And so Sadiqa, you know, told her you know about the mass, and she told my mother that it was probably cancerous. And so my mother looked me dead in the eye and said, “Okay. If it is, we will deal with it.”

So I looked up into her eyes, and I think it was probably the first time I locked eyes with someone since it was told to me that I probably had cancer, and she repeated it. You know, “We will deal with it.” And… and I knew she was serious because that’s how she is. It’s… for her, it just doesn’t matter what happens to you, you always keep moving, you always keep struggling, you always fight.

And in that moment, I didn’t know whether I could keep moving. You know, I didn’t know whether I could keep struggling. You know, I did not know whether I could keep fighting, but she, of course, you know, told me that I could.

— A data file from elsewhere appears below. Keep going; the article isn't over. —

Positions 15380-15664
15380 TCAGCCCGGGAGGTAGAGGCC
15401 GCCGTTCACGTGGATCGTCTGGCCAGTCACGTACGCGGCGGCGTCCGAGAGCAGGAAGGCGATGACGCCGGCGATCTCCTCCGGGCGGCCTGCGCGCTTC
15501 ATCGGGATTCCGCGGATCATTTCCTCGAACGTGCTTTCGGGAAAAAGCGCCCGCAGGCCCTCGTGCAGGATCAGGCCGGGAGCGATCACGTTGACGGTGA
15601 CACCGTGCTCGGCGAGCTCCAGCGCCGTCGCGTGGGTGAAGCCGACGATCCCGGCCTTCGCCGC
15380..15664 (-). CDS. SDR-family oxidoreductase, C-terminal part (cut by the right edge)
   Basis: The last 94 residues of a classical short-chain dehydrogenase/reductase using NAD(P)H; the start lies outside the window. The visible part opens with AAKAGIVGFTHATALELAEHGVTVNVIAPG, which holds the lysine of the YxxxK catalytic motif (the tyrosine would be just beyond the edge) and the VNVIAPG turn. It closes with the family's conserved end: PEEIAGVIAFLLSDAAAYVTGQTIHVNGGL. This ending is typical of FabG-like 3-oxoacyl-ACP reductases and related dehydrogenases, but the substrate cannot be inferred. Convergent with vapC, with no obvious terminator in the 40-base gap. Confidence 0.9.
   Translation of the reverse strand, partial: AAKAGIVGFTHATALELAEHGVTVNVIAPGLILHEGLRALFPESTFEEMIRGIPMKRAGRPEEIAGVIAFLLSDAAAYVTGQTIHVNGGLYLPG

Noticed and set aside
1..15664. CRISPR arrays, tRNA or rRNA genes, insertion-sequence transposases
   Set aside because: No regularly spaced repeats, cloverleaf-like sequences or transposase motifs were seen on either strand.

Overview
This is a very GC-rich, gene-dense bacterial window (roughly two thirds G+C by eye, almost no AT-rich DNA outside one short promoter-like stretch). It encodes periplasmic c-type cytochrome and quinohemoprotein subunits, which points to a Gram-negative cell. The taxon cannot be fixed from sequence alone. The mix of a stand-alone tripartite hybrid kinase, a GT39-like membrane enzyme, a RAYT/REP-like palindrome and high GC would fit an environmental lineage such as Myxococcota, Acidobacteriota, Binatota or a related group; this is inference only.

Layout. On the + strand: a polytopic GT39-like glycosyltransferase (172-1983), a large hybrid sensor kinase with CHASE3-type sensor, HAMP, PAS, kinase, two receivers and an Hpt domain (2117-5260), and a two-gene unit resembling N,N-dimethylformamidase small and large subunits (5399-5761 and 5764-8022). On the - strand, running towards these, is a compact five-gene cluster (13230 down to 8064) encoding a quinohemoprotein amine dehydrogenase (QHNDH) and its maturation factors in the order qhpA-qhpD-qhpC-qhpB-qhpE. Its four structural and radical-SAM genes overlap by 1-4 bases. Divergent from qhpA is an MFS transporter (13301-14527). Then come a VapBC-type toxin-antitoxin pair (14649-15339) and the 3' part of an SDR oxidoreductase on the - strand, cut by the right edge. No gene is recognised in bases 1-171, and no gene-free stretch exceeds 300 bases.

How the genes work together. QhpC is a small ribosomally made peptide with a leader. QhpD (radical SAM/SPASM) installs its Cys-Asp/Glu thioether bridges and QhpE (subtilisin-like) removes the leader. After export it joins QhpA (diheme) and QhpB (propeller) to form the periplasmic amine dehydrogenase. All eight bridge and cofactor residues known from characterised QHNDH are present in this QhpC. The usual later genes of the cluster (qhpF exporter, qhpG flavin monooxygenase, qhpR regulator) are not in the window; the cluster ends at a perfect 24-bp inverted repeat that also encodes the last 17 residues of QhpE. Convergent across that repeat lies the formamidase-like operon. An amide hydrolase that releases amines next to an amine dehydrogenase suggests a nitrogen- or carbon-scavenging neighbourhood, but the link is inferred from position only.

And Sadiqa repeated it, “Yes, we will. We will deal with it.” And I think, for the first time, I sort of said to myself quietly, “Yes, we will. We will deal with it.”

For me, just like I suspect for many people, when you hear that you likely have cancer, you also hear you’re likely going to die.

And you wake up one day, and you’re thinking about all the things you’re going to do in your life, and then an hour later, someone tells you you’re likely going to die. For me, it was just a… it was just a shock.

And I think what changed when my mother told me, “No, we will deal with this,” and could tell that she believed that with every bone in her body, was it switched to, “Well, maybe I won’t die, and maybe I can overcome this.” And that’s why, really, for me, it was just instilling in me courage.